Miller Center

Colloquium - Proof, Evidence, and History in Indigenous Land Claims & Carcieri v Kempthorne

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The Miller Center is a nonpartisan institute that seeks to provide critical insights for the nation’s governance challenges.

Christian McMillen
January 23, 2009
12:30PM - 12:30PM (EST)

Christian McMillen
Christian McMillen

McMillen currently has an article in Bulletin of the History of Medicine titled "'The Red Man and the White Plague': Rethinking American Indians, Tuberculosis, and Race, 1890–1950." He is also working on a book on global TB control with the support of the Center for Global Health at the University of Virginia, the Welcome Trust in England and a year-long fellowship from the National Endowment for the Humanities. Prior publications include "The Birth of an Activist: Fred Mahone and the Politicization of the Hualapai, 1918–1923," American Indian Culture and Research Journal 27, #1 (2003): 33–60, "Rain, Ritual, and Reclamation: Federal Irrigation Development on the Navajo and Zuni Reservations, 1883–1914." Western Historical Quarterly 31, #2 (2000): 435–456, and "Border State Terror and the Genesis of the African American Communities in Deer Lodge and Choteau Counties, Montana, 1870–1890." Journal of Negro History 79 (1994): 212–247.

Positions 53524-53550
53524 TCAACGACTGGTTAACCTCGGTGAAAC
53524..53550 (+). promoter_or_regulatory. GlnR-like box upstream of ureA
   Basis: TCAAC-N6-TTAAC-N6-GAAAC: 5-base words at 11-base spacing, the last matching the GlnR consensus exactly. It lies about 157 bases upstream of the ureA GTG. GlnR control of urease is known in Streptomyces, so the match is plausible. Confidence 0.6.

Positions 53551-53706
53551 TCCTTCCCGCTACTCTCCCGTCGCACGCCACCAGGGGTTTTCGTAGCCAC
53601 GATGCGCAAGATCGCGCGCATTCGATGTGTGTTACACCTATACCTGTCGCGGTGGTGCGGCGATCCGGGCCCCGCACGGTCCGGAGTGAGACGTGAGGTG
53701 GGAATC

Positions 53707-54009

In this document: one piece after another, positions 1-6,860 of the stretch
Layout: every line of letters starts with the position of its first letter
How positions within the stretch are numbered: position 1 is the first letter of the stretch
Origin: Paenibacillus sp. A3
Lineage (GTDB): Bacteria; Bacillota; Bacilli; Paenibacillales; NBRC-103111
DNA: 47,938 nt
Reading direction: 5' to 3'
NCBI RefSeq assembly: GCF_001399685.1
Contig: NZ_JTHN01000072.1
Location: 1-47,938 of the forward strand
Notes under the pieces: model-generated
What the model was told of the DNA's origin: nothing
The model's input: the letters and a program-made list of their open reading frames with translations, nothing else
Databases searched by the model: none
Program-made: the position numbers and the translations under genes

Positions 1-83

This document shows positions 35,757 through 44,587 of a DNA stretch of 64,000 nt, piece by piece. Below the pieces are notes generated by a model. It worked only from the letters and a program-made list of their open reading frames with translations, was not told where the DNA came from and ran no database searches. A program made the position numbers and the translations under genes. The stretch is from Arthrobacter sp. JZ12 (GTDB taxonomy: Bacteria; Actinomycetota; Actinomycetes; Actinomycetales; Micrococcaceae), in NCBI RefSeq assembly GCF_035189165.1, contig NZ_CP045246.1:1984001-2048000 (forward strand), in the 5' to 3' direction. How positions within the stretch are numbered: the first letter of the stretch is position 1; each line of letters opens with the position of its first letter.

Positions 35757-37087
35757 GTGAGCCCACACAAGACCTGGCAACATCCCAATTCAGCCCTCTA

Professor McMillen discussed two papers. First he talked about the Historians' Brief in Carcieri v Kempthorne, an Indian law case from the Supreme Court's current term which considers whether the Narrangansett Tribe may receive benefits under the Indian Reorganization Act of 1934 if the Tribe was not federally recognized on the date of enactment, and whether the Rhode Island Indian Claims Settlement Act foreclosed the Tribe's right to exercise sovereignty over land in the state. Then McMillen discussed "Proof, Evidence and History in Indigenous Land Claims," a paper blending history with the law in the early years of Indian claims.

More information on the Carcieri v. Kempthorne case is online at the SCOTUS wiki. (, a blog about the U.S. Supreme Court maintained by a Washington DC law firm. Professor McMillen's amicus curiae brief is there, along with several others submitted to the Court.

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